Futurism discovered and celebrated the two-wheel speed of motorcycles, turning them into one of its most important symbols.
“Slicing air in two with a motorcycle was the new image-symbol of the time,” Anna D’Elia declares in her book, “Universo Futurista” (Edizioni Dedalo, Bari 1988).
Professor D’Elia explains that the image was suggested by “Dottori, Depero, Galli, Pannaggi. The 20th-century centaur recalled the mythological appearance of the Minotaur and proposed new fusions of animal and metal qualities. Balla and Depero’s prophecies were becoming reality. A new ideal of beauty emerged, and was immediately formalized by Marinetti: ‘From the chaos of new, contradictory sensitivities, a new beauty is born that we Futurists will use to replace the previous one, and which I call geometric and mechanical splendor.”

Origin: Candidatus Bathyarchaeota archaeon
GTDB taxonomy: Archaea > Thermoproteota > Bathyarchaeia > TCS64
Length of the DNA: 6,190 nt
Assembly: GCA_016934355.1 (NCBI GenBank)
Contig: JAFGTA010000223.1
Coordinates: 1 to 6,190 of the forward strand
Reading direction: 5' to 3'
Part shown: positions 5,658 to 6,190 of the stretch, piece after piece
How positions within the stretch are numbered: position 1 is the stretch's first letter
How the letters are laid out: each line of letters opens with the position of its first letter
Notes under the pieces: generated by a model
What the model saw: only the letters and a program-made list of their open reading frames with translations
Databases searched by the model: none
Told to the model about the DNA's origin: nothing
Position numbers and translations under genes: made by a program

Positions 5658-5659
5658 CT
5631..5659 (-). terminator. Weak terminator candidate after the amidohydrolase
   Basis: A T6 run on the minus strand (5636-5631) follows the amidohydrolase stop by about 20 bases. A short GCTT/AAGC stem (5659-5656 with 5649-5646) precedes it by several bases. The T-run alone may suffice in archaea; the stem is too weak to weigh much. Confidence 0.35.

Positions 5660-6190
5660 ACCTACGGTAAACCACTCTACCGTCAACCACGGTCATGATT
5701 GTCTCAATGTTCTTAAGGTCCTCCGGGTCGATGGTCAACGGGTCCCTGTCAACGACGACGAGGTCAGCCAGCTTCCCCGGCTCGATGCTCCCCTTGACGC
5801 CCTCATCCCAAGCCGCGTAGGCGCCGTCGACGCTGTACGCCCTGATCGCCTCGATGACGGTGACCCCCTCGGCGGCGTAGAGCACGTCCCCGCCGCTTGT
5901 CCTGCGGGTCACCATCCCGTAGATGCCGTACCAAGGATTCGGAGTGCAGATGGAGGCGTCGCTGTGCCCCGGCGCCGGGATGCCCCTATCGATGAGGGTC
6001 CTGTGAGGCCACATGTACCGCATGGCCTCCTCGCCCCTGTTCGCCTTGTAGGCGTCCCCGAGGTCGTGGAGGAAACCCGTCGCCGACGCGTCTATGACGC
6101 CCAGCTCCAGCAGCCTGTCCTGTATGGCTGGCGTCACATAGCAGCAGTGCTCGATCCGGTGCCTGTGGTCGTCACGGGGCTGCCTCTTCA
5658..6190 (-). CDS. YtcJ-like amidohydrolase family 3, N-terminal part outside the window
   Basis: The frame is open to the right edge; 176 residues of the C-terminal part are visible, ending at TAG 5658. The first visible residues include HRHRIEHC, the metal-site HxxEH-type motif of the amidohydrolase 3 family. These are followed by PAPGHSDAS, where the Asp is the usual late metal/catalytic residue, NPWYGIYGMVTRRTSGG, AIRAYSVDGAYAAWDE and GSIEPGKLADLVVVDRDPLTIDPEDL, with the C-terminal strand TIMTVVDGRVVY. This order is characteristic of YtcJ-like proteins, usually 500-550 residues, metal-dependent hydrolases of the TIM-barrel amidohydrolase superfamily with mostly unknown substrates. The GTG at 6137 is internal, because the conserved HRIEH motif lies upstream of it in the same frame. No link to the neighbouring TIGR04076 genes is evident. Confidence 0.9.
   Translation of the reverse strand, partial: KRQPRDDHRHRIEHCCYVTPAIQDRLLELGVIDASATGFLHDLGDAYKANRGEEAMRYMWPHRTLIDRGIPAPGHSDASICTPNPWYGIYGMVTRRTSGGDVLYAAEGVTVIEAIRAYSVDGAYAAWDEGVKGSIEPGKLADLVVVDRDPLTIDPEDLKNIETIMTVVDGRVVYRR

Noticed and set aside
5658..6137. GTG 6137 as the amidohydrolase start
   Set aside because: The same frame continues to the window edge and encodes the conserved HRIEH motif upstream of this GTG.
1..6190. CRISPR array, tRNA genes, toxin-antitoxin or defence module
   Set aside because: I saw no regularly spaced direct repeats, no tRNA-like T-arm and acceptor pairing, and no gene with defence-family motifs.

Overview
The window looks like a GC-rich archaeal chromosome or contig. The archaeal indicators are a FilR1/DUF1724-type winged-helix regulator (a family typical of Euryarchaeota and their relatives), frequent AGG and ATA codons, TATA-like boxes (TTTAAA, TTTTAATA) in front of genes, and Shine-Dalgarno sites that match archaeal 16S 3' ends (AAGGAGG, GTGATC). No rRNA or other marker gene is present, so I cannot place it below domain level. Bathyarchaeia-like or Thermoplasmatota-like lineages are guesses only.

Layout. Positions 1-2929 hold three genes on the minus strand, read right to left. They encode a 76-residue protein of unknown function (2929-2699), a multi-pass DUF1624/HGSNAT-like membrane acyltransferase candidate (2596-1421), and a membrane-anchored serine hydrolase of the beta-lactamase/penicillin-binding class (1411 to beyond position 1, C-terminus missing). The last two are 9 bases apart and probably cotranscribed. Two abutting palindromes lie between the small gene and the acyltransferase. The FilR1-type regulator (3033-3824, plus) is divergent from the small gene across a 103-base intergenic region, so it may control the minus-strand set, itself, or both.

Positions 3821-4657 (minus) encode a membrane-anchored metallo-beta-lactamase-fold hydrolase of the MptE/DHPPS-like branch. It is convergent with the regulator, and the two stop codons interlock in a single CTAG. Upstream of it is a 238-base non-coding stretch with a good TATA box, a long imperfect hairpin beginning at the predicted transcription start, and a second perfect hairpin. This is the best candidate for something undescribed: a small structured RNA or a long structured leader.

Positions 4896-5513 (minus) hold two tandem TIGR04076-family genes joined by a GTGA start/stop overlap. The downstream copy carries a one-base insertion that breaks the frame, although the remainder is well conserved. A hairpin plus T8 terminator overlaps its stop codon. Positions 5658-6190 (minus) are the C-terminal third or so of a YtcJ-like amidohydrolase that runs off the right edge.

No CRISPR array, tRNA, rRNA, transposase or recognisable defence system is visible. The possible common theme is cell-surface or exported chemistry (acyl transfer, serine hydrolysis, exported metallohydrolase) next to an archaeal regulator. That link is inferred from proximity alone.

“Aeropoet” Bruno Giordano Sanzin (Trieste 1906-1994) echoed Marinetti’s announcement with a 1924 poem titled “In the Arms of Speed the Goddess”: “The motorcycle jumps, then intoxicated with joy hurls quivering on the dusty road. / I run and run, but I never seem to be fast enough, and I want to increase speed by angrily pushing on the lever. / The machine restores its strength and doubles its speed, / now wheels don’t touch the ground anymore: they fly, and fly…”